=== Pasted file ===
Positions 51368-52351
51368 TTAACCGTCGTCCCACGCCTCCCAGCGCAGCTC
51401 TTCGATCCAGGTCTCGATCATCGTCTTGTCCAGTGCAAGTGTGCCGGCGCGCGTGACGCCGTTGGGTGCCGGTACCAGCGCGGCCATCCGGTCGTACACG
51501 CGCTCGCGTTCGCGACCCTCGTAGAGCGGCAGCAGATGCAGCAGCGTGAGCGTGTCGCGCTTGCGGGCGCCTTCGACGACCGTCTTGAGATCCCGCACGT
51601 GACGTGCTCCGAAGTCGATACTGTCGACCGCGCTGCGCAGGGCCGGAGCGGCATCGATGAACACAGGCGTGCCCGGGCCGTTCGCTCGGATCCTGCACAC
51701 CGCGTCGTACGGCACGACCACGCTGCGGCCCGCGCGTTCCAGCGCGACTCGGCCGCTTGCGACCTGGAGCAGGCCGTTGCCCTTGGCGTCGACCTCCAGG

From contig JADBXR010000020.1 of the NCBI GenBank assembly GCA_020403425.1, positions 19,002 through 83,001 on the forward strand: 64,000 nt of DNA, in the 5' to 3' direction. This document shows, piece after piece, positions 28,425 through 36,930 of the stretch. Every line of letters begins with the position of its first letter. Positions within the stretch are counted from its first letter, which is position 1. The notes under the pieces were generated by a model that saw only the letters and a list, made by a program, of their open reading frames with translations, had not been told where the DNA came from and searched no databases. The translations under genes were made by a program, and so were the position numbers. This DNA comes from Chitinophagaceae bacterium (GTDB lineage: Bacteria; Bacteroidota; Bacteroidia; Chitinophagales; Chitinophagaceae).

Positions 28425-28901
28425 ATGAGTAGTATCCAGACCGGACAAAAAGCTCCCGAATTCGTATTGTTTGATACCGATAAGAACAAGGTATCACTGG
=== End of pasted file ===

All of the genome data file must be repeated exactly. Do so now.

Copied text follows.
Positions 51368-52351
51368 TTAACCGTCGTCCCACGCCTCCCAGCGCAGCTC
51401 TTCGATCCAGGTCTCGATCATCGTCTTGTCCAGTGCAAGTGTGCCGGCGCGCGTGACGCCGTTGGGTGCCGGTACCAGCGCGGCCATCCGGTCGTACACG
51501 CGCTCGCGTTCGCGACCCTCGTAGAGCGGCAGCAGATGCAGCAGCGTGAGCGTGTCGCGCTTGCGGGCGCCTTCGACGACCGTCTTGAGATCCCGCACGT
51601 GACGTGCTCCGAAGTCGATACTGTCGACCGCGCTGCGCAGGGCCGGAGCGGCATCGATGAACACAGGCGTGCCCGGGCCGTTCGCTCGGATCCTGCACAC
51701 CGCGTCGTACGGCACGACCACGCTGCGGCCCGCGCGTTCCAGCGCGACTCGGCCGCTTGCGACCTGGAGCAGGCCGTTGCCCTTGGCGTCGACCTCCAGG

From contig JADBXR010000020.1 of the NCBI GenBank assembly GCA_020403425.1, positions 19,002 through 83,001 on the forward strand: 64,000 nt of DNA, in the 5' to 3' direction. This document shows, piece after piece, positions 28,425 through 36,930 of the stretch. Every line of letters begins with the position of its first letter. Positions within the stretch are counted from its first letter, which is position 1. The notes under the pieces were generated by a model that saw only the letters and a list, made by a program, of their open reading frames with translations, had not been told where the DNA came from and searched no databases. The translations under genes were made by a program, and so were the position numbers. This DNA comes from Chitinophagaceae bacterium (GTDB lineage: Bacteria; Bacteroidota; Bacteroidia; Chitinophagales; Chitinophagaceae).

Positions 28425-28901
28425 ATGAGTAGTATCCAGACCGGACAAAAAGCTCCCGAATTCGTATTGTTTGATACCGATAAGAACAAGGTATCACTGG